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Born with a 3.0, looking for a donor V8
Transmission
Manual
2WD / 4WD
2WD
Total Lift
Stock 2"
Tire Size
Stock
My credo
Doing things wrong, until I get it right.
I had a crooked steering wheel on my Ranger. I had a shop repair it, no alignment was needed. I think it cost me around $75, many years ago
 

professor229

Active Member
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Messages
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Location
Minnesota
Vehicle Year
2004
Make / Model
Ford Ranger
Transmission
Automatic
I just looked for a You Tube video on how to pull the steering wheel, thinking it was going to be old school with a "splined" shaft and you simply put the steering wheel back "straight" or close to straight.... I have done this on cars from the sixties many times and on my American Sterling when I had to downsize the steering wheel from a Pontiac wheel to a cute baja steering wheel..... It wasn't that hard to do.... and the video I watched (A1) showed the process or taking the steering wheel off... not a problem, but then it shows him putting it back ... and there is what the guy calls an alignment tab and he jockies the wheel until it drops back in place.... the same orientation as when he pulled it out.... Then in the comment section, someone asked the exact question that I have.... something like..... "I had mine in for alignment and it came back with the steering wheel slightly off center so I asked them if they could get it straight... they said this was as good as it gets".... and then the guy asked if he could center the steering wheel by pulling it like the video shows... There was no reply from A1.... So I will keep looking/researching for an answer to this and in the meantime, live to like the steering wheel off a bit... it's no big deal.... I guess my question is why the steering wheel is locked in place, alignment done, and the steering wheel and shaft must have moved when I moved the tie rods in and out.... ..... so I will keep looking... thanks!!!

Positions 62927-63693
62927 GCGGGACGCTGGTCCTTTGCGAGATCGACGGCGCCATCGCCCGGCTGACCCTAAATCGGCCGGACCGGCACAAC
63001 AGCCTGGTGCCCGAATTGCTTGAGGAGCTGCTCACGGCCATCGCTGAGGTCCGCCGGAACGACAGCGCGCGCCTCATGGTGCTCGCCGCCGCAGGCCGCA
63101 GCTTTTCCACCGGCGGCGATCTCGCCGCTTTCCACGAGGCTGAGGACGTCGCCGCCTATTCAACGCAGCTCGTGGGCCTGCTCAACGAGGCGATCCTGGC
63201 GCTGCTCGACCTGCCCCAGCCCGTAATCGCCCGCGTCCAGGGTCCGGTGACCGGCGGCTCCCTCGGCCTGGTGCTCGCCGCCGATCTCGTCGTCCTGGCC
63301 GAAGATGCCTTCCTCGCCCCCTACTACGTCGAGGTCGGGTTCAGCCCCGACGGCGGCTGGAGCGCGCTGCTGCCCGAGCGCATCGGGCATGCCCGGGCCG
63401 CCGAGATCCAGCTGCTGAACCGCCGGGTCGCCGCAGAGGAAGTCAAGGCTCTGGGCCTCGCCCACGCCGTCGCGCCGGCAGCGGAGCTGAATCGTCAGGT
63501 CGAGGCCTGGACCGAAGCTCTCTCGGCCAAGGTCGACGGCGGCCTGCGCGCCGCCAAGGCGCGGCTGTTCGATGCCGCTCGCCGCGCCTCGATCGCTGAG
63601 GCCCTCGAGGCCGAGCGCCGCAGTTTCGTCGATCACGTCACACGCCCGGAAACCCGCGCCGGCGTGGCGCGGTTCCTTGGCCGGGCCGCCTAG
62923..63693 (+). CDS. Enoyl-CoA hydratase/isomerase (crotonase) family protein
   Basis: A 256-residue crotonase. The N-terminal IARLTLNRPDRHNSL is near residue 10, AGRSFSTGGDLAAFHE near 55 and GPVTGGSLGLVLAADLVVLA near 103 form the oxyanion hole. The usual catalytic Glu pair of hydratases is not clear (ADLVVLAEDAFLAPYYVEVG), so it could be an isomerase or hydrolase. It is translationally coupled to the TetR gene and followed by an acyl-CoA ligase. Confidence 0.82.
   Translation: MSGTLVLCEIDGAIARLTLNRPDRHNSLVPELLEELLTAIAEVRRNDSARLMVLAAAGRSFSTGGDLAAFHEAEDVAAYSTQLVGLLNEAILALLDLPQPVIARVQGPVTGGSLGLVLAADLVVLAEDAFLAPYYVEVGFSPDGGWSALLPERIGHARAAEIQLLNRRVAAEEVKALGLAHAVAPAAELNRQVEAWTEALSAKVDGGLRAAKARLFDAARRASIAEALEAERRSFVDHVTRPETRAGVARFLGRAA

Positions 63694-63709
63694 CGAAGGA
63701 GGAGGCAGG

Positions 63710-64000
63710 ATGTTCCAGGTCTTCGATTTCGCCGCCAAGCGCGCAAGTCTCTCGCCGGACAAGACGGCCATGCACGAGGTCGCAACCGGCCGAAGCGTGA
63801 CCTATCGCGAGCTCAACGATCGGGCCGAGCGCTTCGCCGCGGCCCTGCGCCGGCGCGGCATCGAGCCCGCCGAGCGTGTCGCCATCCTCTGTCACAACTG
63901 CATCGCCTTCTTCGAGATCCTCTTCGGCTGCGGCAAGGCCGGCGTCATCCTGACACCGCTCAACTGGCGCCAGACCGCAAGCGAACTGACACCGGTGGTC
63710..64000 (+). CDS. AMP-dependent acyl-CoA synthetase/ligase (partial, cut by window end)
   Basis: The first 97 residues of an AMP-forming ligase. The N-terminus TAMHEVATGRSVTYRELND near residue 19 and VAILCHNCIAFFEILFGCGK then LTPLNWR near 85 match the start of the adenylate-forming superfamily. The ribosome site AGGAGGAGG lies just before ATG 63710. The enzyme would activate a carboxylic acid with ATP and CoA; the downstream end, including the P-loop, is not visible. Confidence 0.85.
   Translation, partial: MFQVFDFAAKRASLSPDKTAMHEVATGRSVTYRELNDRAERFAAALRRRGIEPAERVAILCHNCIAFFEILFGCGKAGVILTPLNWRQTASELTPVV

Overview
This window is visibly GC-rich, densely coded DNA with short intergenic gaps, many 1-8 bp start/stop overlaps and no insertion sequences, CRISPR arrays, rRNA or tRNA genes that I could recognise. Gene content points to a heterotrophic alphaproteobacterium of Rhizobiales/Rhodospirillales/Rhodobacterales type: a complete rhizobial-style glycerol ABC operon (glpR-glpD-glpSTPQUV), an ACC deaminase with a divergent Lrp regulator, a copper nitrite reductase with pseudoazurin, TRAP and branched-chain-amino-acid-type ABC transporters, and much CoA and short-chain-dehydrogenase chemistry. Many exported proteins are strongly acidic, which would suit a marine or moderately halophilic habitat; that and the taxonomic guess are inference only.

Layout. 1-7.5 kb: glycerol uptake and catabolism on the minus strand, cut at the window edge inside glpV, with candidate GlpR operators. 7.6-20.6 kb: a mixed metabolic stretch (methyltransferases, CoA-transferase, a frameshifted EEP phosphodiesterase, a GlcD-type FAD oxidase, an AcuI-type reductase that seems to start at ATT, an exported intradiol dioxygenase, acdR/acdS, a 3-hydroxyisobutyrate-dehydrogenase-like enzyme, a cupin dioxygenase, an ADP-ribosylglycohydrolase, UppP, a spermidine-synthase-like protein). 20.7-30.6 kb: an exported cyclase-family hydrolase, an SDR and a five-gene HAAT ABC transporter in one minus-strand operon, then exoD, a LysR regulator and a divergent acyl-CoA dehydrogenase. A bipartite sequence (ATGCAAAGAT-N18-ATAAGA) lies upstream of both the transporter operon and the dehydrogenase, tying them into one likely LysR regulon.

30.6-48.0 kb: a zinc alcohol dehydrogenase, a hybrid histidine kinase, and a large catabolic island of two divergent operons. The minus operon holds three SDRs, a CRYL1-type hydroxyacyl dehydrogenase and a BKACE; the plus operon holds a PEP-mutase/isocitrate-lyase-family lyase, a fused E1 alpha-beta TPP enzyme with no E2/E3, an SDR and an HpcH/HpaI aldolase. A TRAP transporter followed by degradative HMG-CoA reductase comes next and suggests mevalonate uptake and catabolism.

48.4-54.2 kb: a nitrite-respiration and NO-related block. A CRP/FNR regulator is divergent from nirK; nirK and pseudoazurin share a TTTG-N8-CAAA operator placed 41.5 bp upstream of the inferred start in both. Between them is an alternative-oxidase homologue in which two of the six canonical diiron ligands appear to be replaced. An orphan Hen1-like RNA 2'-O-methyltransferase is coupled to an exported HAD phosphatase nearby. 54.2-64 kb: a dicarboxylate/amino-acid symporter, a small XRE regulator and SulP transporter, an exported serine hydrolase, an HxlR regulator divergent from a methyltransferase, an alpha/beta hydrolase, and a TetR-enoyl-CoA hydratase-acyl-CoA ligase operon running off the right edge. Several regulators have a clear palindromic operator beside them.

RobbieD

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Location
Georgia
Vehicle Year
1984,1990,1994
Make / Model
Ford
Transmission
Manual
2WD / 4WD
2WD
My credo
Toonces drives a Ranger . . . . just not very well.
I know that on my '90 model there's just a flat on the column shaft and steering wheel hub, so no adjustment there.

On the column lower end, a bolt secures the upper end of the rag joint, so no adjustment, and I'm not sure how the joint lower end goes onto the steering box input shaft.

If the steering, or alignment, feels OK driving, you could try turning the tie rod ends each a full turn (one in, one out), to move the front wheels in the direction needed to center the steering wheel. I have a feeling, that if you paid a shop to center the steering wheel, this is probably how they'd do it (and likely using the adjustment sleeves [same principle], and on an alignment machine).
 

alwaysFlOoReD

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Transmission
Manual
2WD / 4WD
4WD
^^^
Yes, adjust the tierods as needed. One in, one out.
 

Shran

Junk Collector
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V8 Engine Swap
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Everything on the Ranger platform steering column is fixed in one position except the upper rag joint to column connection which can go two ways - in any case, not useful for fine tuning. It all has to be done with a combination of tie rod sleeve adjustments, camber bushings and caster adjuster bushings at the radius arms.

Finding a shop that knows how to align a TTB truck can be difficult. I have a place that does good work, my wife has always taken her cars to a different shop and her '95 needed an alignment so she took it there... they are morons, they told me they can't correct the crooked steering wheel without first installing new springs that will "fix the caster."
 

pjtoledo

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Location
Toledo Ohio
Vehicle Year
20002005199
Make / Model
Fords
Engine Size
3.0 2.3
My credo
get outta my way, I'm falling!
don't forget thrust angle.
ever if the front alignment is perfect a rear that is off will make the truck steer crooked.
.